The question is this: Does having two beer weeks in one year really nix the importance of both of them and rob Denver of the ability to have a beer-specific celebration that the city deserves more richly than places like San Francisco and Philadelphia that now have such weeks?
My opinion is that two beer weeks are compatible. One in the Spring would be for beer geeks who want to talk beer and drink beer at a time when everyone else is complaining about how cold the weather is and how much the Avs suck. The one in the Fall would be like a push for people to get out and drink beer before the GABF, a time when the true beer-friendly restaurants and bars already are throwing such events but when a specified week could encourage others to get on the bandwagon.
Anyone else have thoughts on this gravest of issues?
Labels: Denver Beer Fest, Denver Beer Week
Thursday, July 16, 2009
This Weekend in Colorado Beer
It's just a lazy, dog-dangling summer . . .
Saturday, 1 to 6 p.m.: Breckenridge Beer Festival
at the Main Street Station in the heart of town. Twenty-six breweries will be giving out their wares, and there's a good chance that Sam Adams will ask your opinion on its latest experiments. Be sure to wear sun screen; I will. $30.
Friday, 5 p.m.: Falling Rock Taphouse
in LoDo cracks open a keg of Stone's deliciously hoppy, new 13th Anniversary Ale. But the real prize for those who venture down is the same brewery's Cali-Belgique, one of the leaders in the new Belgian IPA movement.
Friday, 5 to 9 p.m.:
In Colorado Springs, Bristol Brewing will roll out the fourth release from Black Fox Brewing, an aggressively hopped saison by the name of Gusto
Rock Bottom in downtown Denver
may be just about out of its American Dream IPA, which it tapped on July 2. Very easy and light for its style, it has only a slow, lurking bitterness that doesn't bite as much as stick around longer than you might expect. But while it might be slightly heftless on its own, it actually blends well when combined with food, welcoming and then dispensing the grease while leaving a flavor that tinges but doesn't burn. Not the worst thing you could pair with a hot summer night munching on the 16th Street Mall patio.
Labels: Bristol Brewing, Falling Rock Taphouse, Festivals, Rock Bottom Brewery
Wednesday, July 01, 2009
New Brews: Grand Teton Goodness
Be honest, you had the same reaction as me the first time you tried Grand Teton Brewing
's Bitch Creek ESB about 10 years ago. Good beer that you'd drink on any occasion, but when you shoot the moon with a name like that, you're just never going to reach expectations.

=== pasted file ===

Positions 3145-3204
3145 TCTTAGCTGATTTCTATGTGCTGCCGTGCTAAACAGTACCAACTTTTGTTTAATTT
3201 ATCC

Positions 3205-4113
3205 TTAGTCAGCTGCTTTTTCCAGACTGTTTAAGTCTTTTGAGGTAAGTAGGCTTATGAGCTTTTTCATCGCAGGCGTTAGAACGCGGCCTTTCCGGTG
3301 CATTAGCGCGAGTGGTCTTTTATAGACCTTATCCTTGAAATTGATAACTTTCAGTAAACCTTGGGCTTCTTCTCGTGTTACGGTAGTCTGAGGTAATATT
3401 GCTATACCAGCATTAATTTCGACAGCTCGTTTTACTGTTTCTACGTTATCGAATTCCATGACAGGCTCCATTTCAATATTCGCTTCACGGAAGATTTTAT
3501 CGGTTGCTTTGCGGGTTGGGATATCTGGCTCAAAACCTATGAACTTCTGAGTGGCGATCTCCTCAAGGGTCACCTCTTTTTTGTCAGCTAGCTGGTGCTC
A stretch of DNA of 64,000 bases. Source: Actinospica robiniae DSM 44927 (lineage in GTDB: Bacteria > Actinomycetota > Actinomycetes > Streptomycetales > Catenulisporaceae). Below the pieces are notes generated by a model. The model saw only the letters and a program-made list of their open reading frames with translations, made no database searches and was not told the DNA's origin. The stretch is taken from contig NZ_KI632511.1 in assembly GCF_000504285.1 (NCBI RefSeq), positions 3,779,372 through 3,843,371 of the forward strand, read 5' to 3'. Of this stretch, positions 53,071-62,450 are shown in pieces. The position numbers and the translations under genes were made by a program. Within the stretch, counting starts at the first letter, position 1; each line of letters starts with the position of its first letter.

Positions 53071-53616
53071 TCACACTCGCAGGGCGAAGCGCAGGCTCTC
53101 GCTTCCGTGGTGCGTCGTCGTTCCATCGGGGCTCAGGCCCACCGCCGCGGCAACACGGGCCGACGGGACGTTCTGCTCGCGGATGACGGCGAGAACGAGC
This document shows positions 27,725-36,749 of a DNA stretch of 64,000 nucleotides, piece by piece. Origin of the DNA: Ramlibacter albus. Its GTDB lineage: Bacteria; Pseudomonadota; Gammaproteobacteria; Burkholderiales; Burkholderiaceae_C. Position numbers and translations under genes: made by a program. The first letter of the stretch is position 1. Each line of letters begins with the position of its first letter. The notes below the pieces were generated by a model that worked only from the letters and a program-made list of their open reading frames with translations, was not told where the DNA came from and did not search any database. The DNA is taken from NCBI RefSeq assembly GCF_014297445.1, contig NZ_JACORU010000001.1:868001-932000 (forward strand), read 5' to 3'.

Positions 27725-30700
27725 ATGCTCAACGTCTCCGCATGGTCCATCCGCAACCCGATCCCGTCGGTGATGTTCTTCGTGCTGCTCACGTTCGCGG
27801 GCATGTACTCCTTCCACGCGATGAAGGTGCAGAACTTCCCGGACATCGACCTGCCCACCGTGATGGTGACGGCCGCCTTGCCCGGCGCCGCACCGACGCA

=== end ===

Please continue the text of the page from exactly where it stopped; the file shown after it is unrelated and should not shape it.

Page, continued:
I liked the beer and the brewery, but I never put it in the hallowed class of the top American beer czars. Then came the Cellar Reserve series six years ago, and the complexity of Grand Teton's efforts advanced. Now, after the most recent releases from the collection, I'm beginning to rethink my initial impression and starting to wonder exactly how many breweries have as diverse and daring a collection of specialties as this Victor, Idaho-based beermaker.
Take, for example, the Howling Wolf Weizenbock, the latest Cellar Reserve series member, released about a month-and-a-half ago to what I now would argue was shockingly little fan fare. Dark, spicy, tangy and evolving with every sip, this is the most interesting summer release in recent memory.
Sporting the fizzy tan hue of a double IPA, this 8% ABV bock, cellared for more than three months, hits you with very sharp and spicy wheat tones before overwhelming the mouth with a date-and-green-apple feel. Its stout caramel fruit taste (trust me, the combo works on the taste buds) mellows slightly into a clove-and-raisin combo upon warming then sweetens at the end into an almost syrup-like taste with the heavy feel of that product.
Crafted with 40 percent wheat malt, Howling Wolf is meant to emphasize the wheat aspect of the old German purity laws. But you will find in it an envelope-pushing done by few beers claiming they are classic wheats, and I promise you that you will want to try one before this seasonal rotates off shelves.
Howling Wolf is so impressive, in fact, that it overshadows the impressive Lost Continent Double IPA, a former Cellar Reserve creation released as a new seasonal beer in May.
Lost Continent, sold in four-packs, smells like a wet patch of sod and bites like the dog that lays on it, and after a few uber-hoppy sips, you begin to feel the spice on the back of your tongue. The burn dissipates, however, and is replaced by a smooth but heavy hop presence whose warmed flavor is revved by a biting bitterness.
An excellent beer at all temperature levels, Lost Continent sports a kind of roasted, slightly peppery feel that is unique among its double IPA brethren. And while it doesn't make you reconfigure your thoughts on the style like the Howling Wolf, it's not something to scoff at either.
Labels: Grand Teton Brewing